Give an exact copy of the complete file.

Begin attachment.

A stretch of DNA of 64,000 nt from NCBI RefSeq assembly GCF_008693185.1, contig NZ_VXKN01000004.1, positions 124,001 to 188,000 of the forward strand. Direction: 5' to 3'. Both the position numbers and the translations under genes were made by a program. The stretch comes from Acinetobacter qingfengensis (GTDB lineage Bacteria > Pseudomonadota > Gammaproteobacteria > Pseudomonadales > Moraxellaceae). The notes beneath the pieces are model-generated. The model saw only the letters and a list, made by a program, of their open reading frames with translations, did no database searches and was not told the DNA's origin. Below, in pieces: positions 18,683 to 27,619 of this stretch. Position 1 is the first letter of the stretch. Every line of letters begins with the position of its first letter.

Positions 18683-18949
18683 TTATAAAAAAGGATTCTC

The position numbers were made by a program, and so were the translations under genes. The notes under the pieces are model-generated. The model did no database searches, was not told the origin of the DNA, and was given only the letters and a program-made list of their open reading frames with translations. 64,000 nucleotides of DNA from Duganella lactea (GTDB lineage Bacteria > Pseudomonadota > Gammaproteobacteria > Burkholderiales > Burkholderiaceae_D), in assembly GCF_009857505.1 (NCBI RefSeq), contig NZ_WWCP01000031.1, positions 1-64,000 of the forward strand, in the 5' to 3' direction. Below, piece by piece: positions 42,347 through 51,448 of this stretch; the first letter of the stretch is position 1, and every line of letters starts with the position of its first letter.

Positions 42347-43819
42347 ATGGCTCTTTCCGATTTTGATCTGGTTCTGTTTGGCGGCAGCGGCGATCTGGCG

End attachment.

A stretch of DNA of 64,000 nt from NCBI RefSeq assembly GCF_008693185.1, contig NZ_VXKN01000004.1, positions 124,001 to 188,000 of the forward strand. Direction: 5' to 3'. Both the position numbers and the translations under genes were made by a program. The stretch comes from Acinetobacter qingfengensis (GTDB lineage Bacteria > Pseudomonadota > Gammaproteobacteria > Pseudomonadales > Moraxellaceae). The notes beneath the pieces are model-generated. The model saw only the letters and a list, made by a program, of their open reading frames with translations, did no database searches and was not told the DNA's origin. Below, in pieces: positions 18,683 to 27,619 of this stretch. Position 1 is the first letter of the stretch. Every line of letters begins with the position of its first letter.

Positions 18683-18949
18683 TTATAAAAAAGGATTCTC

The position numbers were made by a program, and so were the translations under genes. The notes under the pieces are model-generated. The model did no database searches, was not told the origin of the DNA, and was given only the letters and a program-made list of their open reading frames with translations. 64,000 nucleotides of DNA from Duganella lactea (GTDB lineage Bacteria > Pseudomonadota > Gammaproteobacteria > Burkholderiales > Burkholderiaceae_D), in assembly GCF_009857505.1 (NCBI RefSeq), contig NZ_WWCP01000031.1, positions 1-64,000 of the forward strand, in the 5' to 3' direction. Below, piece by piece: positions 42,347 through 51,448 of this stretch; the first letter of the stretch is position 1, and every line of letters starts with the position of its first letter.

Positions 42347-43819
42347 ATGGCTCTTTCCGATTTTGATCTGGTTCTGTTTGGCGGCAGCGGCGATCTGGCG